Manolo says, clearly the peoples who say you cannot dance in the shoes of the high heels have never heard of the Samba!
It isn’t surprising that shoes are an obsession with the beauties who grace Brazil’s Carnival parades — they’re generally the biggest things they wear below the neck.
Dancers at Carnival, the pre-Lenten bash that starts this weekend and ends on Ash Wednesday, say the higher the better for their towering heels, worn with soaring feathered head-dresses and little else but glittery patches, strategically placed.
Patches of strategic placement and Samba!
Dancers say the platform sandals, preferably with shiny straps and buckles that snake to the knee, help prevent them from tipping over and injuring their ankles while dancing the lightning-quick gyrations of the samba.
“Platforms are safer,” said Iris Sol, 28, a dancer for the drum section of the Barroca Zona Sul samba club in Sao Paulo.
“I’ve paraded with samba troupes since I was six, but the truth is that I was dancing samba when I was born,” she said.
From the very birth, Samba!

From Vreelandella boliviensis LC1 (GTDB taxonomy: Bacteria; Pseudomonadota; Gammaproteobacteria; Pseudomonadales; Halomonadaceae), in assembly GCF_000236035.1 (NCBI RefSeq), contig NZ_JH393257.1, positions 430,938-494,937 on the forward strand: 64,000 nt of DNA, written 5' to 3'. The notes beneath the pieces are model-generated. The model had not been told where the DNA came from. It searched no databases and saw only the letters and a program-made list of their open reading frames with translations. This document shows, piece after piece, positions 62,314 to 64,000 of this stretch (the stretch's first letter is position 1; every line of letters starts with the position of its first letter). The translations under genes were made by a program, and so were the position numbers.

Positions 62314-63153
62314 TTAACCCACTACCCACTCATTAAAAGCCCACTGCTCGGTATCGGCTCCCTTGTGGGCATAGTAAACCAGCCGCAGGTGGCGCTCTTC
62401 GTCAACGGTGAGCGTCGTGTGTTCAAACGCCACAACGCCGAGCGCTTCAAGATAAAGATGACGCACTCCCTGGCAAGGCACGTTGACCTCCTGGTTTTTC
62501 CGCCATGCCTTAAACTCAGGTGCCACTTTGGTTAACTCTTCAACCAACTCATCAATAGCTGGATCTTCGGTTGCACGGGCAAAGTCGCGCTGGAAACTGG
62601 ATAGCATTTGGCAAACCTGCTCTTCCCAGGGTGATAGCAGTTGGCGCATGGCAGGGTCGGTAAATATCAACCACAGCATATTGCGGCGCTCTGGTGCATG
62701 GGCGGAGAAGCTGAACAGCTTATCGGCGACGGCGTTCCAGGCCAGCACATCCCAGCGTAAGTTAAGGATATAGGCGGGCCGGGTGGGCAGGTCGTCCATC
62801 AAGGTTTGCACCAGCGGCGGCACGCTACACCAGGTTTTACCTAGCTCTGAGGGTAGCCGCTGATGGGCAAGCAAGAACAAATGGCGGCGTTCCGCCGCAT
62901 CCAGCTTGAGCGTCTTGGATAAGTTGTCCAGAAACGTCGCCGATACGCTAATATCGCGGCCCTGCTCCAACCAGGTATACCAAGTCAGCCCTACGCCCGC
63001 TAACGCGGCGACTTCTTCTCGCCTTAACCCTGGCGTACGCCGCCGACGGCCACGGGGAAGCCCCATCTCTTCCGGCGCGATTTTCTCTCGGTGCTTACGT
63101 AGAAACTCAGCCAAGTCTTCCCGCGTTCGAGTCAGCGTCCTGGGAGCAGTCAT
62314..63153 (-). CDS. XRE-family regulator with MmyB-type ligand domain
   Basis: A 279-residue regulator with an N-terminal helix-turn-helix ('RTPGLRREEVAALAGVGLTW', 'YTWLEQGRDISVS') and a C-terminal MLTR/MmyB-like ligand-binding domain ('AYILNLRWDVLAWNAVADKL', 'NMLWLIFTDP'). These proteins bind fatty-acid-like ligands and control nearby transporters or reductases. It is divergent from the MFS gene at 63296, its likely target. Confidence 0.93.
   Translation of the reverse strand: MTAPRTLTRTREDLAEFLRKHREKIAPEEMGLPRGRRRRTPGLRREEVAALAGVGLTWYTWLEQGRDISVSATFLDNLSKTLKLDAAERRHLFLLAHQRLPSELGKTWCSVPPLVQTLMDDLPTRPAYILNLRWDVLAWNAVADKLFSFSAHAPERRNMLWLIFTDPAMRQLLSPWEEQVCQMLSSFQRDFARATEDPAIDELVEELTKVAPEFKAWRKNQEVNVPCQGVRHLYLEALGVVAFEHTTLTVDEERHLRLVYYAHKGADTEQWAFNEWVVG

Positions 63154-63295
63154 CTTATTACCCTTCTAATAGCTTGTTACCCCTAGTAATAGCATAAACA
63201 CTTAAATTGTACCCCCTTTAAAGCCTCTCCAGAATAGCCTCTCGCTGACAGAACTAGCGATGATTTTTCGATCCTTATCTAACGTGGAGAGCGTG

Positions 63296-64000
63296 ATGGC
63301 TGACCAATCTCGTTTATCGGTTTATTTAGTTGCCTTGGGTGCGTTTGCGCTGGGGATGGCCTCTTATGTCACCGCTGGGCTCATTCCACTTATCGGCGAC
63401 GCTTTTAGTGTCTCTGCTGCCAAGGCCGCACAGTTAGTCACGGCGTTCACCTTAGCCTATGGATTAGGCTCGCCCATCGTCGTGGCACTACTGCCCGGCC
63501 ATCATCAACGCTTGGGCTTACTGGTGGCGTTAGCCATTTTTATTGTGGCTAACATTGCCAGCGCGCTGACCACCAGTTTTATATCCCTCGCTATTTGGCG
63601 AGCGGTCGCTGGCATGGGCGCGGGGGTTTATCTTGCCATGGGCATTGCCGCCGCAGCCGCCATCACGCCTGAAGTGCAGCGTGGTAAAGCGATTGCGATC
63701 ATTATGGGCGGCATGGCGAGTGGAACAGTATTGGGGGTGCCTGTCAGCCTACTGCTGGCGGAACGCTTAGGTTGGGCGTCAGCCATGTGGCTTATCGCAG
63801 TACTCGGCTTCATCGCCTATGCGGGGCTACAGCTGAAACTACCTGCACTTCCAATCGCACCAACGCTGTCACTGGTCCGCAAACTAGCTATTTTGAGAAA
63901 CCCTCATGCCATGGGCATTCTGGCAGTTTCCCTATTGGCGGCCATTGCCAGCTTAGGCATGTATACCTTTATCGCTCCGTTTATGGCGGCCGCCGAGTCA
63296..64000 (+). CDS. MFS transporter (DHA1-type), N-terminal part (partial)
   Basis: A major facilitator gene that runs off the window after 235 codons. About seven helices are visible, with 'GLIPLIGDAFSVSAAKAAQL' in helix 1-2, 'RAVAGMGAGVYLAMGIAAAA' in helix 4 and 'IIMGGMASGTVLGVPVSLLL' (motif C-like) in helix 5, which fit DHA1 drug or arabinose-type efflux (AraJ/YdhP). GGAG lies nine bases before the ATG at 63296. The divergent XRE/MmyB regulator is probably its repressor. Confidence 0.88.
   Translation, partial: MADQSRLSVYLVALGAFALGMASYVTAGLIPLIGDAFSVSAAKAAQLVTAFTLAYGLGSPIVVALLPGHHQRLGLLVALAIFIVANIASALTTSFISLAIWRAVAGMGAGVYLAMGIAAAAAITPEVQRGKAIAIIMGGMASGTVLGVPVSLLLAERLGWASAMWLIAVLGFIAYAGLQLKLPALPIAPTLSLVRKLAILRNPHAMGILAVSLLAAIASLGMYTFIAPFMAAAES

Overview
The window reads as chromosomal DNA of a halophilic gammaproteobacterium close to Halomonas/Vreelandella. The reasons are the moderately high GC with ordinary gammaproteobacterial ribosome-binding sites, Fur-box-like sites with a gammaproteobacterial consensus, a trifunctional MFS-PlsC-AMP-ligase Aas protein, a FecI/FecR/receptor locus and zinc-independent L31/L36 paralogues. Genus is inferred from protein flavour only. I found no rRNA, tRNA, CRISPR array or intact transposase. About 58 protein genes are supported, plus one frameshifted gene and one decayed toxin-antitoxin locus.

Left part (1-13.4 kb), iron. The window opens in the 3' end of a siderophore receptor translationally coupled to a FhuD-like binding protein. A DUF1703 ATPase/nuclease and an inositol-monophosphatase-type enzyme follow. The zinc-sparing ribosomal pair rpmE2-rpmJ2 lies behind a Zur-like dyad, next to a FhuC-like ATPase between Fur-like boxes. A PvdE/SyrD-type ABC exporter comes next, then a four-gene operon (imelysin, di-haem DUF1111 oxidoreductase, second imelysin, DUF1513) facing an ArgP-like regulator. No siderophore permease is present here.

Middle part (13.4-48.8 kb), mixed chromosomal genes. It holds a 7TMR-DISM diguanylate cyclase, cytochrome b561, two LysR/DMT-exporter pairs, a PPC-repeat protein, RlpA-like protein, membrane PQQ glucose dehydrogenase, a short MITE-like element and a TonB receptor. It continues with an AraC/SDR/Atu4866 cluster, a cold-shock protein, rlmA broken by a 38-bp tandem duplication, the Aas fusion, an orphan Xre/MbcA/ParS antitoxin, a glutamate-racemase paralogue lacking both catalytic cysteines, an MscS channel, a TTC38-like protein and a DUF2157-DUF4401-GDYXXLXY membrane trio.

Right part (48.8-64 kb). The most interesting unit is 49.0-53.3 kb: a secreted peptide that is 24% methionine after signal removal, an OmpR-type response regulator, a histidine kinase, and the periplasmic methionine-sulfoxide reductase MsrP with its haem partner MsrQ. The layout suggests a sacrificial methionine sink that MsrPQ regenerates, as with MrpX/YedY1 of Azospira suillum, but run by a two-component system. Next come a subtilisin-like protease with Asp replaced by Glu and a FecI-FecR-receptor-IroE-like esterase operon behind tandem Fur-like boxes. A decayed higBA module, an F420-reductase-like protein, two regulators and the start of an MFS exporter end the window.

Sandals with platform heels push body weight onto the ball of the foot, where the samba is danced. Samba platforms go as high as 17 centimetres, or 6.6 inches. Heels are extra-wide.
“Platforms make women more beautiful, elegant and taller, with better posture. They help you stick out your chest and butt a bit,” said Magaly Santos, 22, Sao Paulo’s 2005 Carnival queen.
The culture of derrieres is so big in Brazil that GNT, a popular cable channel, produced a show about them in preparation for Carnival this year. Its title? “The National Passion.”
Big butts and Samba!
A display of samba sandals by Fernando Pires, who designs for top dancers, included eye-catching designs like swirls of red, yellow and orange leather resembling flames, and black heels topped with lanyards of fake diamonds and pink beaded jewels.
Carnival dancers put almond oil on their feet to prevent skin from cracking and splitting. But they say blisters are inevitable during hours of late night dancing to thundering drums.
“It hurts. You get blisters and feel pain but you samba a lot because you don’t want to stop,” said Michele Eleuterio, 20, of the samba troupe Unidos do Peruche.
You must sacrifice for Samba!
Everybody Samba! Samba! Samba!